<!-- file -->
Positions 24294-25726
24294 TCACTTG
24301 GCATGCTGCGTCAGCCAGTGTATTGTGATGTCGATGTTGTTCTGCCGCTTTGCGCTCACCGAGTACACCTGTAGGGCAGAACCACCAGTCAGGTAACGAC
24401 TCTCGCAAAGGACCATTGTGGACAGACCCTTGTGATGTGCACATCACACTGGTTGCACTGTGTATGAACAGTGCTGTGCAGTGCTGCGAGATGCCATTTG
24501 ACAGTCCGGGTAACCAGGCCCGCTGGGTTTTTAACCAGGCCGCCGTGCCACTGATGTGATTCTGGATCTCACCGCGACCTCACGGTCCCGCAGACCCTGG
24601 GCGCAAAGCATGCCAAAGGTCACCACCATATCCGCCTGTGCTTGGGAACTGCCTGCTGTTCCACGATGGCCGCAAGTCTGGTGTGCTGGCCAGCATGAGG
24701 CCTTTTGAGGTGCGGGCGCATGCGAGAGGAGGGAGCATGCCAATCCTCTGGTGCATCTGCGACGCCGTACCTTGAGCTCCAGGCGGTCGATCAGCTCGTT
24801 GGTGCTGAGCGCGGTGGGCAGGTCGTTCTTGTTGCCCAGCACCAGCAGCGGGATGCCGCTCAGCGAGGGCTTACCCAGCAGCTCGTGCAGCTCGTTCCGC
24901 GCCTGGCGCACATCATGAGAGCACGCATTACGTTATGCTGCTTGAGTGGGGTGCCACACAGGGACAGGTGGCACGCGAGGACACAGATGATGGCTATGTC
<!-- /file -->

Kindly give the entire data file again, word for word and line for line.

Positions 24294-25726
24294 TCACTTG
24301 GCATGCTGCGTCAGCCAGTGTATTGTGATGTCGATGTTGTTCTGCCGCTTTGCGCTCACCGAGTACACCTGTAGGGCAGAACCACCAGTCAGGTAACGAC
24401 TCTCGCAAAGGACCATTGTGGACAGACCCTTGTGATGTGCACATCACACTGGTTGCACTGTGTATGAACAGTGCTGTGCAGTGCTGCGAGATGCCATTTG
24501 ACAGTCCGGGTAACCAGGCCCGCTGGGTTTTTAACCAGGCCGCCGTGCCACTGATGTGATTCTGGATCTCACCGCGACCTCACGGTCCCGCAGACCCTGG
24601 GCGCAAAGCATGCCAAAGGTCACCACCATATCCGCCTGTGCTTGGGAACTGCCTGCTGTTCCACGATGGCCGCAAGTCTGGTGTGCTGGCCAGCATGAGG
24701 CCTTTTGAGGTGCGGGCGCATGCGAGAGGAGGGAGCATGCCAATCCTCTGGTGCATCTGCGACGCCGTACCTTGAGCTCCAGGCGGTCGATCAGCTCGTT
24801 GGTGCTGAGCGCGGTGGGCAGGTCGTTCTTGTTGCCCAGCACCAGCAGCGGGATGCCGCTCAGCGAGGGCTTACCCAGCAGCTCGTGCAGCTCGTTCCGC
24901 GCCTGGCGCACATCATGAGAGCACGCATTACGTTATGCTGCTTGAGTGGGGTGCCACACAGGGACAGGTGGCACGCGAGGACACAGATGATGGCTATGTC